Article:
Baldur's Gate Settlement in Faerûn | World Anvil

Baldur's Gate

Baldur's Gate (also known as The Gate and Gray Harbor) is the second-largest city-state on the Sword Coast. It is a densely populated trading city, and highly influential in the region. Although the city has a long history of neutrality, it is a member of the Lords' Alliance.   The city possesses two peacekeeping formations: the Watch, who are a civil constabulary; and the Flaming Fist, who are a permanently employed mercenary company who act as both a guard force and military. Despite the high crime rate and poor living conditions in the city, its population is usually more hospitable to visitors than many other settlements.

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The largest race present in Baldur's Gate is humans, who dominate the city demographically. Of course, like most cities in the Sword Coast, there exists a wide variety of other races present. Aside from humans, the most populous races are elves (including some drow) and dwarves. Generally speaking, older neighbourhoods like those in the Upper and Lower City are diverse and racially integrated, while newer neighbourhoods in the Outer City experienced some division along racial lines.

The Lower and Outer City are home to many working- and lower-class people, often working in or around the docks transporting goods to and from ships. However, the core of the Baldurian economy is the tradespeople who work in these areas in such professions as tanners, smiths, and tailors. The Upper City is home to the wealthy and elite of Baldur's Gate, and is one of the most extravagant places in the Sword Coast. However, the most elite group of families was strictly limited to a small number of human families, as well as a single specific dwarven family.

Adventurers often find a home in Baldur's Gate, drawn by tales of fortune and glory. They can be found in any of the three sections of the city at various taverns, inns, blacksmiths, and libraries.


The Council of Four is the ruling body of Baldur's Gate. It is comprised of four Dukes, who are elected for life (or until retirement) by the Parliament of Peers. One of these Dukes, also selected by the Parliament, is the Grand Duke, with the power to break any tie within the Council of Four. The Council of Four dates back to the years after the disappearance of Balduran, when four sea captains were installed as leaders following a tax revolt. The Dukes were originally elected by the population of the city, but following Grand Duke Valarken's attempted coup in the mid-15th century DR, the Parliament of Peers now selects any prospective Duke.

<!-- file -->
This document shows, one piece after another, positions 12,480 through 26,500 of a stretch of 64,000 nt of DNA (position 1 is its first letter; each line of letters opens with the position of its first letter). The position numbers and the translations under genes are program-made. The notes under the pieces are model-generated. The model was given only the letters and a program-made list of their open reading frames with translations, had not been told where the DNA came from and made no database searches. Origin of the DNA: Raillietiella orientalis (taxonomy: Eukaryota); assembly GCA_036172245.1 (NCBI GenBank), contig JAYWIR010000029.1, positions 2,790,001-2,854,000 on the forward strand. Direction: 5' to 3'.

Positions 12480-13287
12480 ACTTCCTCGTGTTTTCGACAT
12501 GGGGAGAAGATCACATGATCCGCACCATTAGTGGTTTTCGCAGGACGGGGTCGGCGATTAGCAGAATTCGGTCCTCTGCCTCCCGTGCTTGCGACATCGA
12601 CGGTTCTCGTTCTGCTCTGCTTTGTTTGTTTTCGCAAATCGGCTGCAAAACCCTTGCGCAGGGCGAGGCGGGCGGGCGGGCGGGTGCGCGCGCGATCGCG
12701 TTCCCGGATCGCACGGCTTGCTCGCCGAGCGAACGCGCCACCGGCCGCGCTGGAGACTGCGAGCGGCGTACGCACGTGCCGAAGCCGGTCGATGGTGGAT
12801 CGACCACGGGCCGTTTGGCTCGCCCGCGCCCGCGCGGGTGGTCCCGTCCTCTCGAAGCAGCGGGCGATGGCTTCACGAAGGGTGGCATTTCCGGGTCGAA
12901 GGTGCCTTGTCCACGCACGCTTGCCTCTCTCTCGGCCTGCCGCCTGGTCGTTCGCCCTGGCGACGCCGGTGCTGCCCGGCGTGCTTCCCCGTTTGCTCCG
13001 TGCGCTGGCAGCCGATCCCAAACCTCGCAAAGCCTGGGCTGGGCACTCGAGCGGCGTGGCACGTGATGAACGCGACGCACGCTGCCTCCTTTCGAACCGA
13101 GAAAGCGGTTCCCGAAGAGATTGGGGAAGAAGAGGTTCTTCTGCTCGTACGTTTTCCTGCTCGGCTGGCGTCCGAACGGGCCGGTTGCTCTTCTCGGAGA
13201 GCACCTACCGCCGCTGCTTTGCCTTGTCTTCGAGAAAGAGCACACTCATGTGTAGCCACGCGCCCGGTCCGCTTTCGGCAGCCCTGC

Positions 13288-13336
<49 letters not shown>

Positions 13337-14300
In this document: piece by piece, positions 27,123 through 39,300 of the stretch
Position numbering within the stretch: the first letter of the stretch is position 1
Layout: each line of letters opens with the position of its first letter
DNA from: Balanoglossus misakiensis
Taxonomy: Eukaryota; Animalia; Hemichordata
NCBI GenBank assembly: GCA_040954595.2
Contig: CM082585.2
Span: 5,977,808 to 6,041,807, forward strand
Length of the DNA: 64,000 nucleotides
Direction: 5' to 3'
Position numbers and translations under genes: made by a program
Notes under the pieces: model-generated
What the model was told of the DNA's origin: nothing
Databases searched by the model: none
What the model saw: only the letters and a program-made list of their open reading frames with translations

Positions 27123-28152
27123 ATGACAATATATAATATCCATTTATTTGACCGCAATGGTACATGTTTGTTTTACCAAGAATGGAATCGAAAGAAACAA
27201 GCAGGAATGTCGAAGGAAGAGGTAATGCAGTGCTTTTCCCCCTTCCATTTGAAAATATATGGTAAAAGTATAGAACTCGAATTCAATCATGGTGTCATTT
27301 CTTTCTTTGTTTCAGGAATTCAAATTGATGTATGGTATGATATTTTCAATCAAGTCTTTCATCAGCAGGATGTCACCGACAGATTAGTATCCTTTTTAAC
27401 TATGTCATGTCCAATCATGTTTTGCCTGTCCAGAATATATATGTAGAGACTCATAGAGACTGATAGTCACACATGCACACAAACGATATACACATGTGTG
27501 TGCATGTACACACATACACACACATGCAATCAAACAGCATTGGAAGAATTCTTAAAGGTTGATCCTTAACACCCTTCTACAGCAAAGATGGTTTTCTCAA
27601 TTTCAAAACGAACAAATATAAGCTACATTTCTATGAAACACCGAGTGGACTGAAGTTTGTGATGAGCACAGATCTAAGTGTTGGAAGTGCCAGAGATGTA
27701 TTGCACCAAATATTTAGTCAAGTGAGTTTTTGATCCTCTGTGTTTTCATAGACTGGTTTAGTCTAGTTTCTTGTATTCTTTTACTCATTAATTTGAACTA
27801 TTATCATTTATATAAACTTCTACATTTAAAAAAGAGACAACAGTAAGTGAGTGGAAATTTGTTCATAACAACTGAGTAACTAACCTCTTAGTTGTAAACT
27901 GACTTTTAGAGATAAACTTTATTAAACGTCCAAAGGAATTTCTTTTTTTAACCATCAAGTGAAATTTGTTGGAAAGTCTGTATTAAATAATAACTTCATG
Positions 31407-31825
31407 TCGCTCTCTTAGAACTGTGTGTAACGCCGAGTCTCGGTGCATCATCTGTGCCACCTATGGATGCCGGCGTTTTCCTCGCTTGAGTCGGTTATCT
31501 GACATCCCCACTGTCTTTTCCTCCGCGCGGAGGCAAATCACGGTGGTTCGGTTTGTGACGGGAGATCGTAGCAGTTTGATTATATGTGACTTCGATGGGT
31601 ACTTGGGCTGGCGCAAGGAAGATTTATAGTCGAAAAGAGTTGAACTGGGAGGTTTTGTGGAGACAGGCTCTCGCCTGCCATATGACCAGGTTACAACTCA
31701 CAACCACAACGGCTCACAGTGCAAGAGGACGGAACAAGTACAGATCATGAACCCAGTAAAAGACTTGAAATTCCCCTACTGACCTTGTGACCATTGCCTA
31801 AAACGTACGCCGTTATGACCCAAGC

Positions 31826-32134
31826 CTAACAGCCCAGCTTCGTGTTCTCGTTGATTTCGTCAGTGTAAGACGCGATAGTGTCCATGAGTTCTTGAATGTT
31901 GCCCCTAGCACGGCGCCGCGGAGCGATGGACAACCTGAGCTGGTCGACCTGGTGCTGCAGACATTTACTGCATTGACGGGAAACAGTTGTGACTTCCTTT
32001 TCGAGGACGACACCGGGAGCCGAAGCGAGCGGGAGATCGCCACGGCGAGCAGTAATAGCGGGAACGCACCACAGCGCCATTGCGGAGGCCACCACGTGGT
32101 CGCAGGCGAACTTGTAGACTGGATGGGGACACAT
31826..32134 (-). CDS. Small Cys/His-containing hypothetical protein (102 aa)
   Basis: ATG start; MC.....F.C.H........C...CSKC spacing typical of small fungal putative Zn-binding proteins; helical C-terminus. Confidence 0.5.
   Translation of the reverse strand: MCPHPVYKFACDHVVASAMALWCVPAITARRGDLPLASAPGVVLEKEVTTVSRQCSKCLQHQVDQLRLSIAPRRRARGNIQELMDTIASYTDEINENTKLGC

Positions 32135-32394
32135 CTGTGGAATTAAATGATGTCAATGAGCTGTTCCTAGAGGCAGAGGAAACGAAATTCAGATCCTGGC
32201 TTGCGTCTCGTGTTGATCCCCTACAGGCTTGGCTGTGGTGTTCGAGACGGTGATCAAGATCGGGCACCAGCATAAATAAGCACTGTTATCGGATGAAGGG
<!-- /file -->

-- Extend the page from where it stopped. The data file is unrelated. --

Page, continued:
The Parliament of Peers was created after the attempted coup by Valarken, and acts as the city's legislative body. The body advises the Council of Four based on decisions or recommendations voted on by the Parliament, but ultimately the decisionmaking process is in the hands of the Dukes. Seats in the Parliament are typically hereditary, with Approximately three-quarters of the Peers coming from patriar families in the Upper City, and the rest from the Lower City. There are no methods to remove a Peer from the Parliament, and it can create new seats through unanimous consent. There are approximately fifty members of the Parliament of Peers, who meet in the High Hall (usually with twenty to thirty present) to discuss matters.

The Council of Four appoint five Officers of the City to act as deputies and bureaucrats that oversee city services. The Harbormaster operates the Gray Harbor, assigning tariffs and maintaining records on all ships and shipments that pass through the city. The High Constable and Master of Walls oversees the Watch Citadel as its Castellan. The Master of Drains and Underways is concerned with the operations of the city's drains, pumps, sewers, waterways, and aqueducts. The Master of Cobbles is responsible for all road and bridge construction and maintenance in the city. Finally, the Purse Master collects taxes, invests funds, conducts payroll, and oversees the Bailiff of the Wide.

Historically, the Watch has been the primary policing and law enforcement force of Baldur's Gate. Following the assassination of Duke Abdel Adrian in 1482 DR, they were mostly replaced in that role by the Flaming Fist Mercenary Company. Previously, the Flaming Fist had served an equal capacity with the Watch, but now their duties are separated. The Watch is now concentrated in the Upper City, and is generally well funded and equipped. The Flaming Fist handles law enforcement duties in the rest of the city on a permanent contract, and acts as the city's military in times of crisis. The Flaming Fist is commanded by the Marshal of the Flaming Fist, who is typically also the Grand Duke of the city - and if not that, at least a Duke.

Crime and corruption is a major element of politics and life in Baldur's Gate. The largest criminal organisation within the city is "the Guild", a simply named thieves guild that has most of the city's government in its pocket. Virtually all of the Parliament of Peers take bribes, and the Council of Four is no stranger to corruption either. Lower-ranking officials, such as guards, are also known to be corrupt - the Flaming Fist moreso than the Watch.

Industry & Trade

The heart of the Baldurian economy is the Gray Harbor. It handles volumes of ships exceeding even those of Calimshan, being a preferred port for ships plying the Sea of Swords and River Chionthar. The business of trade has also created a cosmopolitan attitude in the city, accepting anyone who had the coin to do business. Aside from being a port of call for many vessels, Baldur's Gate's other industries include finance, fishing, shipbuilding, and textiles.

Baldur's Gate does not mint its own currency, and accepts the typical coins found across the Sword Coast - copper, silver, electrum, gold, and platinum coins. Instead, the city mints trade bars for use in bulk purchases. Due to the amount of trade bars that the city ouputs, it is capable of setting the value of trade bars across the region.